There has been a massive increase in the trafficking and use of illicit drugs throughout the former Soviet Union. Cultivation of opium poppies is traditional in the central Asian republics, Ukraine and parts of Russia. In Afghanistan and three of the central Asian republics bordering it (Uzbekistan, Tajikistan and Turkmenistan), poppy crop areas and opium production have expanded rapidly in recent years. Seizures of drugs other than raw opium, including heroin, cocaine and amphetamines have also been reported by national authorities in Russia and other countries in the region . Despite shrinking resources, the Ukrainian and Russian narcology and police services have registered increasing numbers of illicit drug users in recent years.
Specific drug use behaviours facilitate the spread of HIV. Sharing of needles and syringes has been described as common in reports from Moscow, Kaliningrad, Odessa and Poltava, among other cities ( A. A. Protopopov, O. L. Zapopozhets, unpublished data). Furthermore, many IDU re-fill their small syringes by front-loading from the dealers‚ syringes, many of them IDU themselves who intermittently inject from the same solution (G. M. Pavsky, unpublished data). HIV might also be introduced into the injecting drug during the preparation process itself. There are anecdotal reports from several cities including Kaliningrad, Moscow and Odessa, that blood is intentionally added by the dealers (often IDU themselves) to the drug solution during the preparation process as a ‚cleansing‚ substance, as it is believed that the red blood cells neutralize toxic reagents that are used during the production process.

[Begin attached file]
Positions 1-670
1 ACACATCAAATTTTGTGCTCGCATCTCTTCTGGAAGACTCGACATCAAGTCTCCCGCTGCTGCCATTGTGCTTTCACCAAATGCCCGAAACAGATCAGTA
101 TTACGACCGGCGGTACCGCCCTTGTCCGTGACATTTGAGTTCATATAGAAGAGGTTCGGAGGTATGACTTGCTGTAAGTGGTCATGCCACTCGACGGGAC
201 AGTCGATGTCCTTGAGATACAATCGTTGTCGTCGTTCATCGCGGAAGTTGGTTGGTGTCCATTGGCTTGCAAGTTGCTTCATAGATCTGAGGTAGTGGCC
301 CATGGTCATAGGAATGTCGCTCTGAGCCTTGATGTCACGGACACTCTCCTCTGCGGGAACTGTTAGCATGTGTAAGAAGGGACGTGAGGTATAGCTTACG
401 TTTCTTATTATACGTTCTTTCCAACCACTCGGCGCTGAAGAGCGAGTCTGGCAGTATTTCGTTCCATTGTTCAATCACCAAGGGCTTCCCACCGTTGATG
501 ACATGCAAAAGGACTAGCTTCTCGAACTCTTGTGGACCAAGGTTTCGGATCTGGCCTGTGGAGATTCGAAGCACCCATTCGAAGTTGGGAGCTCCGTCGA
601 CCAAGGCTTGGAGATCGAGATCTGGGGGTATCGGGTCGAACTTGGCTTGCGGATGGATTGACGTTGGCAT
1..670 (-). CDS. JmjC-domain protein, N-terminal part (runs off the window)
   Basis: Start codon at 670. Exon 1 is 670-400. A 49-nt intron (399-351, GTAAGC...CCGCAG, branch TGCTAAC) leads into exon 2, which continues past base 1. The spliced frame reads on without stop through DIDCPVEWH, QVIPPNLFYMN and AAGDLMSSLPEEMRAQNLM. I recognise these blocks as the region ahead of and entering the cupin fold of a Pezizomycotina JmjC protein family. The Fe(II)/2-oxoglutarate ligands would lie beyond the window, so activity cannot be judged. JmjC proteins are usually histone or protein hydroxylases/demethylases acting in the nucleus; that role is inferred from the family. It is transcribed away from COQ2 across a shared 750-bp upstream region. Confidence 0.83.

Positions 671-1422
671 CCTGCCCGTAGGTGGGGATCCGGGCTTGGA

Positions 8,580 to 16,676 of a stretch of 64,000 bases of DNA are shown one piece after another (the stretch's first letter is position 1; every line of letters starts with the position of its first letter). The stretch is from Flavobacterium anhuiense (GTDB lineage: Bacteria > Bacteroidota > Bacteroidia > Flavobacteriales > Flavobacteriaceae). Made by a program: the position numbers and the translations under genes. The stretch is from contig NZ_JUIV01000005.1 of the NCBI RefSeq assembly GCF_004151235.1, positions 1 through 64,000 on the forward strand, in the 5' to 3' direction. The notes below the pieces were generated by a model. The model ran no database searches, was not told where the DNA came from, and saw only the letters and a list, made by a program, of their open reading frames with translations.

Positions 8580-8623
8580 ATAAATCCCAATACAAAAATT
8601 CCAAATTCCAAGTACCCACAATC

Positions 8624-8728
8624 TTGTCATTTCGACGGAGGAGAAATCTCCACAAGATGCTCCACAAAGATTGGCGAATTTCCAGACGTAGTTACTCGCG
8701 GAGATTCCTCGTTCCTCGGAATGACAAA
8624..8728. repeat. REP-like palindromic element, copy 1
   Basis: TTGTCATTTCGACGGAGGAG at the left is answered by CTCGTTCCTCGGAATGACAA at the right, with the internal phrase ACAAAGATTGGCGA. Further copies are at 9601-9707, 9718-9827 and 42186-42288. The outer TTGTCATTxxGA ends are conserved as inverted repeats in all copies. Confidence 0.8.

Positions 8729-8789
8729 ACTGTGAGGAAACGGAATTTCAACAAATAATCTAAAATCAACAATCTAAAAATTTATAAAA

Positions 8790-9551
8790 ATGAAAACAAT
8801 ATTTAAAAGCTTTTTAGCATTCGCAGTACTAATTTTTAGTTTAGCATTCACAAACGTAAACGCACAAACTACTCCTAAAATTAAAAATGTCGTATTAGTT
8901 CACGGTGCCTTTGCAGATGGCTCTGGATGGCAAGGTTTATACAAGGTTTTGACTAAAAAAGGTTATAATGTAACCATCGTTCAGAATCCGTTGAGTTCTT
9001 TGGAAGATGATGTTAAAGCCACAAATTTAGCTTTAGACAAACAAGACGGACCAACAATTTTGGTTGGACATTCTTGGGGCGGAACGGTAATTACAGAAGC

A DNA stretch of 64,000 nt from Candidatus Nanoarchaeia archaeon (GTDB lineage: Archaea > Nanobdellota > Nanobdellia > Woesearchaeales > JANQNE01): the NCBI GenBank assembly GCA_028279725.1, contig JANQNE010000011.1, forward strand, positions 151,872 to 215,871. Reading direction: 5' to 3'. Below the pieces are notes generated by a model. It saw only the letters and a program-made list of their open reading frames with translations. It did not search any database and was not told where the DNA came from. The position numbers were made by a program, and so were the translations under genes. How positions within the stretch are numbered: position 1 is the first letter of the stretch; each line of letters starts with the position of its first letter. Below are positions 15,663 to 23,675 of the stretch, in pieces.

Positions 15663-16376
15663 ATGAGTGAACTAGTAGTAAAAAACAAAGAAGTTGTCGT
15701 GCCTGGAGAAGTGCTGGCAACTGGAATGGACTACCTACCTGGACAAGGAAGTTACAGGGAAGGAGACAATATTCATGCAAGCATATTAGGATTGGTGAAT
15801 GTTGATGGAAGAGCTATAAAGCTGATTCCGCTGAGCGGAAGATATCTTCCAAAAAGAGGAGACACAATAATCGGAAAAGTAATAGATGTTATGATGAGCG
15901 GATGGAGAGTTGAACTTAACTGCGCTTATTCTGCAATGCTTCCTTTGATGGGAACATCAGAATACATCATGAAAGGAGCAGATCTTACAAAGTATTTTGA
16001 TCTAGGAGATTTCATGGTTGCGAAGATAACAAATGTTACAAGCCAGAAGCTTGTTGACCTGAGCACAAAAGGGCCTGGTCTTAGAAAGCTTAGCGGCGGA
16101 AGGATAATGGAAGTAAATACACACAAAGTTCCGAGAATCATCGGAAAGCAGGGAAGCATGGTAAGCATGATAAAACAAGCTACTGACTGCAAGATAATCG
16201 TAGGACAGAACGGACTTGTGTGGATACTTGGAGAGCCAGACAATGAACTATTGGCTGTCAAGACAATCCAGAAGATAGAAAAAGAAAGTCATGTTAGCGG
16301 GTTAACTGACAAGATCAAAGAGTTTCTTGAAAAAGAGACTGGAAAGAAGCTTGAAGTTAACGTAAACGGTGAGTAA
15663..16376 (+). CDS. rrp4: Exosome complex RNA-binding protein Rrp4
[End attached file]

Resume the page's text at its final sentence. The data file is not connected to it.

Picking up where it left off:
Unlike Ukraine and Russia where several thousand HIV infections among IDU have occurred within a few months, Poland has been spared from an explosive spread of HIV. One possible explanation would appear to lie in drug demand patterns and their underlying societal determinants, including the degree of social stress experienced by the various societies. The few data available would suggest that Polish (and other central European) cities have significantly smaller IDU populations than Ukrainian and Russian cities with comparable population size [7,18,24,34,35]. Local drug preparation and consumption patterns may also differ.